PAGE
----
I want to support the manufacturers that have been FDA compliant. How do I know if I’m supporting the right ones?

Dr. Melo: Look on the label of any homeopathy bottle. If it has an NDC number (National Drug Code) or an FEI number (FDA Establishment Identification Number), then you know that this manufacturer is working hard to remain FDA compliant. You can also search if the facility is registered with FDA here: https://www.accessdata.fda.gov/scripts/cder/drls/default.cfm  

Purchasing brands that have the NDC or FEI number is supporting manufacturers who are making the effort to maintain our access to legally compliant homeopathic medicines. Purchasing from unregistered, unlicensed, facilities not inspected by the FDA, using dubious unidentified starting materials and fast questionable magnetic manufacturing methods is not worth the savings of $3 or $5. It’s just not worth the health risk or risking the demise of high-quality homeopathics that we know work as Hahnemann intended.

On the positive side, if we as manufacturers follow FDA and HPUS regulations, then rest assured that the remedy that you are taking is a very high quality remedy and what is printed on the label is exactly what is in the bottle. This is a win-win situation for the compliant manufacturer and the consumer. The consumer deserves high quality legally compliant homeopathic remedies.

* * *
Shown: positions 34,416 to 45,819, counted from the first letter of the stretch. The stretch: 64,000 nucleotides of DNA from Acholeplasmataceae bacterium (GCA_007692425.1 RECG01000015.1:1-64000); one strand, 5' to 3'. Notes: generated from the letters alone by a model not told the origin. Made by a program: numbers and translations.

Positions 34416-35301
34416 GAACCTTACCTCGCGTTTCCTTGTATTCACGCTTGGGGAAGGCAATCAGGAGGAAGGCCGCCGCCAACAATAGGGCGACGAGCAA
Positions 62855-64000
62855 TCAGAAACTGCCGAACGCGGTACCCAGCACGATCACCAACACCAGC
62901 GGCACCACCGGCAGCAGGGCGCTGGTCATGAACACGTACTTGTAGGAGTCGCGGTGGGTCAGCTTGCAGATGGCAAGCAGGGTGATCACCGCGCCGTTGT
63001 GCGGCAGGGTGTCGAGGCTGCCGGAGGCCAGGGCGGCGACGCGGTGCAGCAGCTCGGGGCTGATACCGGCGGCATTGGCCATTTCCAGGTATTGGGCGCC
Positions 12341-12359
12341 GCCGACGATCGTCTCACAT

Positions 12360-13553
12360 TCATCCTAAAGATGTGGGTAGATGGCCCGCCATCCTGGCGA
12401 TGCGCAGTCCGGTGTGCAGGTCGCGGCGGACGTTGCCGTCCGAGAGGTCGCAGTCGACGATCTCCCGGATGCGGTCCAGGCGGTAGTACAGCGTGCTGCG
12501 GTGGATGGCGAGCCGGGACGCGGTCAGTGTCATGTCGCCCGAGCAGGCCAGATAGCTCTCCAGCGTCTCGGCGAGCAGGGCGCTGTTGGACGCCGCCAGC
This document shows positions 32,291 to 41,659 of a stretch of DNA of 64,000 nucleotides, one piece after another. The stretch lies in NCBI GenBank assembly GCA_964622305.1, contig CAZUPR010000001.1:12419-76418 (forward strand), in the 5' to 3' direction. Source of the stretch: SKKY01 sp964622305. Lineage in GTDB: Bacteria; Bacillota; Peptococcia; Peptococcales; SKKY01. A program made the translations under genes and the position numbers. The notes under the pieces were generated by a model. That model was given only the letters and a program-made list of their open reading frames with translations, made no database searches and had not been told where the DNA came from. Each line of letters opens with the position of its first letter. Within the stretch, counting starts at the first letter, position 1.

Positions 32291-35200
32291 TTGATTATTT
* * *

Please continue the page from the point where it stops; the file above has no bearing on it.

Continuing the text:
—End of the interview—

I found my interview with Dr. Melo very interesting. It is incumbent upon consumers to support manufacturers who are investing so heavily on proper compliance—indeed they are investing heavily on my health and yours, because they want us to have access to this blessed, amazing and inherently safe medicine.

If you’d like to watch a live interview I conducted with Dr. Melo, visit the Facebook page of Americans for Homeopathy Choice. Be sure to like and follow our page so that you can get regular updates on what we are doing to protect your access to homeopathic medicine in the US.

Co-Author: Paola Brown, President of Americans for Homeopathy Choice

HomeopathyChoice.org

Paola Brown is president and founder of Americans for Homeopathy Choice, the voice of a growing number of mothers and other homeopathy users who want to protect their right to choose homeopathy. Paola is a wife and mother of three who has previously taught many introductory homeopathy classes. She received a B.A. in English education and an M.A. in curriculum and instruction from Arizona State University graduating summa cum laude both times. She taught college English for 13 years and high school English before that. Fluent in Portuguese and Spanish, Paola was also a health instructor with Care for Life, a nonprofit organization working to develop sustainable communities in Mozambique.